You have played some D&D as part of an online stream, was that just for that group? Or is it a hobby you enjoy also?
I started doing D&D a long, long time ago, and we were doing in person games. Then I stepped away for a while. After that I became a part of one online group, and then went into another one that would be broadcast online. The problem is that I live in the middle of nowhere, and my time zone sucks. Everyone wants to start at 7pm their time, which is 9 pm my time, or 10 pm my time, or even 11 pm my time if they are in the west coast. So yeah, I just can’t do it that late, and honestly, I prefer to play it in person now.
What’s a question you haven’t been asked yet, but wish you were asked (as well as the answer to that question)?
This is a hard question, because it feels like you are asking “What does Mike want to talk about?”. Maybe it would just be nice to get asked “Are you happy?” Is that sad? I get a lot of flirty DMs and comments on my photos but no one asks “How are you? Are your parents doing well?”. That said, I am doing well. I like the slowed down pace of life right now and I think I’ve made some decisions lately to help prevent the burnout I was feeling. I’m excited to just spend time with myself over the next year. The pandemic was obviously tough for everyone, but for me I spent time figuring out who I was and I really didn’t love that. Right now though, I think I’m feeling good, and I think I like myself a bit more. I’m not particularly in shape, I’m not particularly eating very healthy, I’m not getting out and seeing people, but I feel good.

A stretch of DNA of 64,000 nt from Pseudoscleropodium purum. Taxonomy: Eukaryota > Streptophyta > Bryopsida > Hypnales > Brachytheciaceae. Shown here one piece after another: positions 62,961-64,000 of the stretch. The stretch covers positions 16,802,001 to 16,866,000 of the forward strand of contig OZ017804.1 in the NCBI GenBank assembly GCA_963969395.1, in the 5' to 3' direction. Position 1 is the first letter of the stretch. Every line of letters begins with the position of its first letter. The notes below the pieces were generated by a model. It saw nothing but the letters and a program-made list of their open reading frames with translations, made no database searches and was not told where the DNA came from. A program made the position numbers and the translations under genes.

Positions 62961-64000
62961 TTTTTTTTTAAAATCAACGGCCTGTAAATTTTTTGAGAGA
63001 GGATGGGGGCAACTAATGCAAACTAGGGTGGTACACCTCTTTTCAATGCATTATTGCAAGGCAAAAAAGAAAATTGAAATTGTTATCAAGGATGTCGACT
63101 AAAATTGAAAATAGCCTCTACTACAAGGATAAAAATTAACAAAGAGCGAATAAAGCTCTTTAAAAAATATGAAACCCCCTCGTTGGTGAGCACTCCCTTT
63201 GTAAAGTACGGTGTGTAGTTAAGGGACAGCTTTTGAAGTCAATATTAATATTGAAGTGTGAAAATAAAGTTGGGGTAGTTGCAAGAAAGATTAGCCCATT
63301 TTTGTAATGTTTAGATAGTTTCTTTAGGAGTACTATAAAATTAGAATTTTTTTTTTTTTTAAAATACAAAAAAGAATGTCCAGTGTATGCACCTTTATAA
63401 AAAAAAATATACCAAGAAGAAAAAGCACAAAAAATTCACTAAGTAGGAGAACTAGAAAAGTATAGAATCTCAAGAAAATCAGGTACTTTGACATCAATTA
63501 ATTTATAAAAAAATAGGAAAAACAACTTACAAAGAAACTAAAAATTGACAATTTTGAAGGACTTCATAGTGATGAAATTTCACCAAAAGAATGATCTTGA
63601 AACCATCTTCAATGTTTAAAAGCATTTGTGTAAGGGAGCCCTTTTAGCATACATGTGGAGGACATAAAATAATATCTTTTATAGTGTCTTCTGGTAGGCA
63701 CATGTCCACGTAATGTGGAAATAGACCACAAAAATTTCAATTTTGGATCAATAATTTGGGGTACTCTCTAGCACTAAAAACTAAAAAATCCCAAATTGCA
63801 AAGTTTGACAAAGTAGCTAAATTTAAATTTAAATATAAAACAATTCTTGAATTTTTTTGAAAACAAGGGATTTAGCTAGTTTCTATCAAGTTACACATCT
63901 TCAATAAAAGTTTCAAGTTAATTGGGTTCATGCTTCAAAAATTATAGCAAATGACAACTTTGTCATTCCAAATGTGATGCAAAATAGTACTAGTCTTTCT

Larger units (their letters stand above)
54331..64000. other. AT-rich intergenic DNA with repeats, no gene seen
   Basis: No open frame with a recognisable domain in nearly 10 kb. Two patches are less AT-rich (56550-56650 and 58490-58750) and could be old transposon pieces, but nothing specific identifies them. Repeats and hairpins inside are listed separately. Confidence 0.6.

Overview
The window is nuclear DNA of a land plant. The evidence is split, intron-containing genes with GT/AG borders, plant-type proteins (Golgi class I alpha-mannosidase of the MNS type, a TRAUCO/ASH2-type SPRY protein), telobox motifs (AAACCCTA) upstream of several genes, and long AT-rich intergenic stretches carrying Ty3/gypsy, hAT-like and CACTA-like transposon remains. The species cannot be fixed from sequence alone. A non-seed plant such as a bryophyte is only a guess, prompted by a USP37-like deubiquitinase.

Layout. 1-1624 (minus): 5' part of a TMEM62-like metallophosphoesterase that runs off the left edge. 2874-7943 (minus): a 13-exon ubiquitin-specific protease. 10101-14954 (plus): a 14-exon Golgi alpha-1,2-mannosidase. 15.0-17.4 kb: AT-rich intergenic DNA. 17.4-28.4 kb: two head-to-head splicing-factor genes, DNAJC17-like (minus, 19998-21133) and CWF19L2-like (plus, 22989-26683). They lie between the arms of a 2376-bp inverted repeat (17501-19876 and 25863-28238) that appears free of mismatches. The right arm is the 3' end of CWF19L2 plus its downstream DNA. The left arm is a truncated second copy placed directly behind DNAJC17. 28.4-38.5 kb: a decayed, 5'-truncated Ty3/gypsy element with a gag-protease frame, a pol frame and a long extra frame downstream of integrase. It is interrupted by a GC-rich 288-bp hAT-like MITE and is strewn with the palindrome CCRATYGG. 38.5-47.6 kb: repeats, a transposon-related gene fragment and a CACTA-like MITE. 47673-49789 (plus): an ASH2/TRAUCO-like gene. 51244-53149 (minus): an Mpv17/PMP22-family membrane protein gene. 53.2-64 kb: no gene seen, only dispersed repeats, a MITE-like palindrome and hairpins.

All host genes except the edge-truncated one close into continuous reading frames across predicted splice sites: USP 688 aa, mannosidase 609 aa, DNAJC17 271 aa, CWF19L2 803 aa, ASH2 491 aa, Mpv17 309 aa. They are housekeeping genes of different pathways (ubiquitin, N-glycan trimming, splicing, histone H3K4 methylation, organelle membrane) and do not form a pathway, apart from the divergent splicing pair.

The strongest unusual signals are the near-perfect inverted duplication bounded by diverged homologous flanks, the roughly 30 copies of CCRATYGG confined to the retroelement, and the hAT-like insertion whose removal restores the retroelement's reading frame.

After taking a much needed break, the Geeks OUT Podcast is back! Kevin (@Gilligan_McJew) is joined by special guest Bobby Hankinson (@bobbyhank) as they discuss the news about this year’s DC Comics Pride lineup and get #DownAndNerdy as they talk about all the pop culture they’re consuming right now.
KEVIN: Scream 6, Star Trek: Picard, The Last of Us, Poker Face, Servant, X-titles, Specs, Blue Book BOBBY: Vanderpump’s #Scandoval, Wrestlemania season/WWE 2k23, XMEN 97, Black Adam, MCU Phase 4 rewatch, Mandalorian
In a special “live” episode of the Geeks OUT Podcast, recorded at FanExpo Denver, Kevin is joined by special guest Chris Shehan as they discuss his/their work on “House of Slaughter”, the leaked first looks at the “Barbie” movie, the trailers for “Conjuring Kesha” and “They/Them” and what they are getting Down & Nerdy with right now.
In a new episode of the Flame Cast, Kevin chats with Josh Trujillo (@losthiskeysman) the writer, editor, and comic book creator (who’ll be at Flame Con this year) who’s behind Aaron Fisher-Captain America, the Hulking & Wiccan Infinity Comic, and so much more. They talk about the importance of queer friendships. They also talk about his inspirations, where and how he connects with his community, and what he’s getting Down & Nerdy with in pop culture.
You can find out more on his website: www.joshtrujillo.com/
In a new episode of the Flame Cast, Kevin chats with Steenz the cartoonist, editor, and professor, about the importance of building up our community by providing opportunities for new artists/creators. They also talk about their inspirations, where and how they connect with their community, and what they’re getting Down & Nerdy with in pop culture. You can find out more on their website: www.oheysteenz.com/